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“This is mind blowing. With GPT-3, I built a layout generator where you just describe any layout you want, and it generates the JSX code for you. W H A T.” The tweet by Sharif Shameem about an experiment he did with GPT-3 left thousands in the technology community astonished- for all the obvious reasons. How is it possible for an AI to write complex computer code from a request in simple English, despite never having been conditioned to write code in the first place – or even comprehend English?
The third generation of OpenAI’s Generative Pretrained Transformer, GPT-3, is a general-purpose language algorithm that uses machine learning to translate text, answer questions and predictively write text. It analyzes a sequence of words, text and other data, then elaborates on those examples to produce entirely original output in the form of an article or an image.
We’re releasing an API for accessing new AI models developed by OpenAI. You can “program” the API in natural language with just a few examples of your task. See how companies are using the API today, or join our waitlist: https://t.co/SvTgaFuTzN pic.twitter.com/uoeeuqpDWR
— OpenAI (@OpenAI) June 11, 2020
“By ingesting terabytes and terabytes of data to understand the underlying patterns in how humans communicate,” as shared by Sharif Shameem. GPT-3 processes an enormous data bank of English sentences and extremely powerful computer models called neural nets to identify patterns and determine its own rules of how language functions. GPT-3 possesses 175 billion learning parameters which enable it to perform almost any task it is assigned, making it larger than the second-most powerful language model, Microsoft Corp.’s Turing-NLG algorithm, which has 17 billion learning parameters.
In February 2019, OpenAI published their findings and results on their unsupervised language model, GPT-2, which was trained in 40Gb texts and was capable of predicting words in proximity. GPT-2, a transformer-based language applied to self-attention, allowed researchers to generated very convincing and coherent texts. The system, which is a general-purpose language algorithm, used machine learning to translate text, answer questions and predicatively write text. However, it created a controversy because of its ability to create extremely realistic and coherent “fake news” articles based on something as simple as an opening sentence, making it unavailable for the public initially.
As people still wonder why GPT-3 is so hyped, the answer is simple- it is the largest model trained yet. Its 175 learning parameters are 10 times more than any previous non-sparse language model. For all tasks, GPT-3 is applied without any gradient updates or fine-tuning. It only requires few-shot demonstrations via textual interaction with the model. This giant breakthrough for deep learning and natural language processing has enabled GPT-3 to accomplish all of the following and much more:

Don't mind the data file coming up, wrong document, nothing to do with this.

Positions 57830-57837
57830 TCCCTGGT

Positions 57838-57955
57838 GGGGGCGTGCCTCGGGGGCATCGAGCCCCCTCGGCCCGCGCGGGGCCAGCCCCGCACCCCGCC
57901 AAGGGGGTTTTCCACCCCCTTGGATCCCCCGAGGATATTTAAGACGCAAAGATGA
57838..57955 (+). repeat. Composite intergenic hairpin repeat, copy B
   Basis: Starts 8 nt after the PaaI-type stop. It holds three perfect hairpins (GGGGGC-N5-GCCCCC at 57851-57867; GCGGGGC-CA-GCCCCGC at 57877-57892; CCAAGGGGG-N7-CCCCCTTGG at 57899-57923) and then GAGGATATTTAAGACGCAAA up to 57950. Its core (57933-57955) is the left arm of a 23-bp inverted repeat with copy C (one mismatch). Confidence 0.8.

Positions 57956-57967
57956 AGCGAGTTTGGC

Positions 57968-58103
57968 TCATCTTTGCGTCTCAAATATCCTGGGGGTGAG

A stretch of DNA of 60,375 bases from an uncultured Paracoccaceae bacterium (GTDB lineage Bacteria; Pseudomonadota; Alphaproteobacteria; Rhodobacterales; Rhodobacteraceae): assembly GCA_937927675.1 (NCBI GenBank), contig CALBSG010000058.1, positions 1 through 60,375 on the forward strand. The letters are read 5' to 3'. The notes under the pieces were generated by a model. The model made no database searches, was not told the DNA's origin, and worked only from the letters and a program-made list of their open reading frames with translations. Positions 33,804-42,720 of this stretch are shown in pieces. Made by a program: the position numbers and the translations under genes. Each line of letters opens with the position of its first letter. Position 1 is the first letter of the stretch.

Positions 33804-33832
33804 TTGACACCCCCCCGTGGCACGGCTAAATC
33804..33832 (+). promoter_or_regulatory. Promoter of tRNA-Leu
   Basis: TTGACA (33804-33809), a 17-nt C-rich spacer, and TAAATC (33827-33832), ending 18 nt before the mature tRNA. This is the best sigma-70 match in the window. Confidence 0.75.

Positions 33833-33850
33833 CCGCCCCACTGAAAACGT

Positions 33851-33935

A research paper on GPT-3 titles “Language Models are Few-Shot Learners” highlights the results of testing GPT-3 on tasks mentioned above against fine-tuned state-of-the-art models. In most of the tests, GPT-3 performed better than those models at zero-shot configurations.
Reasons enough to create a buzz, isn’t it?
Soon after publishing GP-3 research, OpenAI gave select public members access to the model via an API. And since then, we can see a number of samples of text generated by GPT-3 widely on social media- leading to the hype we are sessing currently.
Founders Fund Principal, Delian Asparouhov, shared an excellent example of GPT-3 where he fed the algorithm half of an investment memo he had posted on his company website. He then gave GPT-3 half of an essay on how to run effective board meetings. In both cases, GPT-3 generated coherent and new paragraphs of text that followed the earlier formatting in such a manner that made it almost indistinguishable from the original text.
In another example, GPT-3 successfully showcased its capability to deceive people on almost any topic by writing about itself. Manuel Araoz, CTO, Zeppelin Solutions GmbH, used GPT-3 to create a complicated article about a faux experiment on the Bitcointalk forum by applying a basic prompt as a guideline. The article, “OpenAI’s GPT-3 may be the biggest thing since bitcoin,” details how GPT-3 deceived forum members into believing that its comments were genuine and human-written. Not just that, Araoz also tested GPT-3 in many other ways and made complex texts easier to understand, wrote poems in Spanish in Borges style, wrote music in ABC notation and much more.
In their mission to ensure that artificial general intelligence (AGI)-outperform humans at most economically valuable work-benefits to all of humanity, Open AI’s GPT-3 has been a major leap in achieving it by reaching the highest stage of human-like intelligence through ML and NLP. This is backed by experiments conducted by early testers who are left astounded by the results. We can only wonder what the next-gen of their developments can be capable of achieving.
Currently, the latest version of their GPT-3 general-purpose natural language processing model is available in private beta, and OpenAI is providing access to its API by invitation only. There’s still a long waiting list for the paid version, which is expected to be released in the next two months.